Ceremony Requirement FAQs
What do we need to do before our ceremony?
You will need a valid Marriage License in order to be married in Massachusetts.
How do we obtain a Marriage License in Massachusetts?
You must BOTH go to any City or Town Clerk’s office to “File Your Intentions”.
What does it cost to file for the marriage license?
Fees will vary depending on the city or town within the commonwealth.
Do we have to be residents in the town/city where we file?
You do not have to be a resident of the town/city and the license may be used to be married in any other city or town within Massachusetts. It is not valid out of the state.
What do we need to bring when we file for the license?
You must both be over 18 and show valid IDs: (birth certificate, driver’s license, passport etc). If either person is under 18 years old, a court order must be obtained first from the probate court or district court where the minor resides.
Are there any other requirements?
In Massachusetts, there is no blood test required, but after filing, there is a waiting period of 3 days before you can pick up your license from the clerk’s office. The 3-day waiting period may be waived only by a court order. If either or both of you are divorced, divorces must be FINAL before the time of the filing of intentions. Massachusetts does not require any witnesses present at a marriage ceremony.
How long is the License good for?
It is good for 60 days from the date you file for it, so don’t file too early. A month before is perfect.
What do we do after we get the license?
Give it to your Justice of the Peace in advance. A good time is at your rehearsal or earlier. A Justice of the Peace cannot perform the ceremony without your marriage license. After your marriage ceremony, your JP is required to sign and return your license to the City/Town Clerk’s Office where you applied for it. After it has been recorded there, that is the only place where certified copies will be available, at a fee. Each town/city hall will set the fee for the official copy.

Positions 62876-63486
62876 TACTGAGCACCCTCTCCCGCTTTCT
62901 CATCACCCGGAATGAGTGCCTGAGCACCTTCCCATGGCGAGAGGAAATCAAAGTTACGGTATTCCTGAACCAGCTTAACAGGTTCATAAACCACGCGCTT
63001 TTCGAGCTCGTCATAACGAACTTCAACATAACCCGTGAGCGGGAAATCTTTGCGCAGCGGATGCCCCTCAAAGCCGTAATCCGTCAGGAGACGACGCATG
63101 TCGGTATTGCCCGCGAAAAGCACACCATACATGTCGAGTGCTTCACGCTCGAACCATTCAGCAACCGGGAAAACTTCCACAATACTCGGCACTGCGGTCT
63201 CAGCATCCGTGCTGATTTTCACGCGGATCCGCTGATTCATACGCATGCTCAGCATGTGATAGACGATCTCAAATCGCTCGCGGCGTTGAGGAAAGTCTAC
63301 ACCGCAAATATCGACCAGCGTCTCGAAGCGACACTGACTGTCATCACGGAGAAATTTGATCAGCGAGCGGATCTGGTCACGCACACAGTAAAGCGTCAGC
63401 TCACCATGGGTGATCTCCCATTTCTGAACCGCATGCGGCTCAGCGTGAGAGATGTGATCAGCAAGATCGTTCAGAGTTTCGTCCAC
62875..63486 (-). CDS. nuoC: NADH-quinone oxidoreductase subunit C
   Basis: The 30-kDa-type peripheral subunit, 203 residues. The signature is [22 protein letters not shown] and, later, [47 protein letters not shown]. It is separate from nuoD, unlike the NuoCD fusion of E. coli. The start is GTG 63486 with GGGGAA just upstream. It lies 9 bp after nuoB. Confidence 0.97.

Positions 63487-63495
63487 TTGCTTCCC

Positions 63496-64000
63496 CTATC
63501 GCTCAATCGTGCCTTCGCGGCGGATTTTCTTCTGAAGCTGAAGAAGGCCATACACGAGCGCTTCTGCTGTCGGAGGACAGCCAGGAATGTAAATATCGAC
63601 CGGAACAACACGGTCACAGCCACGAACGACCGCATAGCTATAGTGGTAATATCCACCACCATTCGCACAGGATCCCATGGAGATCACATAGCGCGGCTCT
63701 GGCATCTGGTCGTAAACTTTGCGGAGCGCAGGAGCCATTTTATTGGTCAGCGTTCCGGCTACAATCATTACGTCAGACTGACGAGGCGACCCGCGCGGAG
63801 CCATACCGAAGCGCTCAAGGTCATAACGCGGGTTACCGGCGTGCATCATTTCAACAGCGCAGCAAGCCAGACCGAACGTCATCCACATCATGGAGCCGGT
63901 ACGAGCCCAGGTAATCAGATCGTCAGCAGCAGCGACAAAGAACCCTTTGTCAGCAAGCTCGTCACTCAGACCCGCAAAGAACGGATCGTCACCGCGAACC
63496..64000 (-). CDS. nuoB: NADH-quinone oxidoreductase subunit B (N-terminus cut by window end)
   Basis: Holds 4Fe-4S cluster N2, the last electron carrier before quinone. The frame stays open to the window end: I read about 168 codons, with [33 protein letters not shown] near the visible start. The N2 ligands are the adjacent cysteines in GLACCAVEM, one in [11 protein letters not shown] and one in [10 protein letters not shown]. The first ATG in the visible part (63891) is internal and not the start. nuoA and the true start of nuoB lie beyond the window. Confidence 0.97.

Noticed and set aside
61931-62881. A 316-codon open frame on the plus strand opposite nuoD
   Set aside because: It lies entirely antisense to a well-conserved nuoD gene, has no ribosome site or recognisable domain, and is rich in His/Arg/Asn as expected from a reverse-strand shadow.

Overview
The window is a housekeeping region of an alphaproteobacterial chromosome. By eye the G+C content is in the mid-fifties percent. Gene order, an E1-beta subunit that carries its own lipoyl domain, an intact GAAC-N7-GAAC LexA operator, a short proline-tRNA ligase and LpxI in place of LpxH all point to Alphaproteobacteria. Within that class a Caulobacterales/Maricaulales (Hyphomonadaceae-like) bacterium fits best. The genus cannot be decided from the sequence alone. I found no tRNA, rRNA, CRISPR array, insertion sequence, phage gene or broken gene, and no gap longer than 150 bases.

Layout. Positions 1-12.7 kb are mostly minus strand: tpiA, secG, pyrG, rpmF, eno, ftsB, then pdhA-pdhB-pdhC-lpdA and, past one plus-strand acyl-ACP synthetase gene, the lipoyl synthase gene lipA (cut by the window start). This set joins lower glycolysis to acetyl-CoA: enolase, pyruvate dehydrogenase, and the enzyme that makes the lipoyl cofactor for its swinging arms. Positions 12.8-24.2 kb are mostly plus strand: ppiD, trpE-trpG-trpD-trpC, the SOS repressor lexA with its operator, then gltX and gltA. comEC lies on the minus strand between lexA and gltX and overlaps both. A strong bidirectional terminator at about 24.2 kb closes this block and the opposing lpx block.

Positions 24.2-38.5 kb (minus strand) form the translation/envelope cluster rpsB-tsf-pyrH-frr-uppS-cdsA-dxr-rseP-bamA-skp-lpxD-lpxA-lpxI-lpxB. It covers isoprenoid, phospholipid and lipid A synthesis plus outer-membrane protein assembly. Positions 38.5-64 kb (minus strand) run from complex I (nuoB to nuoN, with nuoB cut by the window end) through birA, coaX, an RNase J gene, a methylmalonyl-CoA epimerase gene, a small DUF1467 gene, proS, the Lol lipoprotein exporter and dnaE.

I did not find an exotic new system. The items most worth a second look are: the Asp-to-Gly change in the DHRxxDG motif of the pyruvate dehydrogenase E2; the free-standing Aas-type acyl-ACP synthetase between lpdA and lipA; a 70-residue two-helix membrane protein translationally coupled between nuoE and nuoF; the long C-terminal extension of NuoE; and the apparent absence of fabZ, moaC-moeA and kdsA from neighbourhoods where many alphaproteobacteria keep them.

“We were at a wedding that offered cocktails before the ceremony. Any thoughts?
A wedding ceremony is usually followed by 5 or more hours of eating , drinking and dancing to help you celebrate your marriage. It is a grave error to permit the drinking of alcohol prior to the ceremony, since it can alter clear judgement and lessen the full, polite attention span of those who drink beforehand. For this reason, we suggest leaving specific instructions with your venue/bartender, wedding party (flasks!), family and guests that you would prefer everyone to respect your wishes to start the party AFTER the ceremony.
“How do you handle annoying cell phones and intrusive cameras disrupting a ceremony?
Our customized ceremony offers couples the option of a polite pre-ceremony announcement asking everyone to please power down their cell phones and to allow the professional photographer to capture the pictures while all attendees capture the ceremony with their hearts. We can offer many other ideas to help you craft your ceremony.
“What do you think about having a friend or relative perform the ceremony for us?”
Most of the time, it turns out very similar to having a friend with an iPod try to DJ and MC a wedding for the first time. It looks easy until you try to do it yourself. An experienced, professional wedding officiant who takes pride in his or her work is always your best option if you want everything to be organized correctly and run smoothly.
Can you perform our ceremony in New Hampshire?
Yes, but I will need to apply in advance for a special permit that allows a Massachusetts Justice of the Peace to legally perform a marriage in New Hampshire. A small surcharge is added to cover the NH fee involved.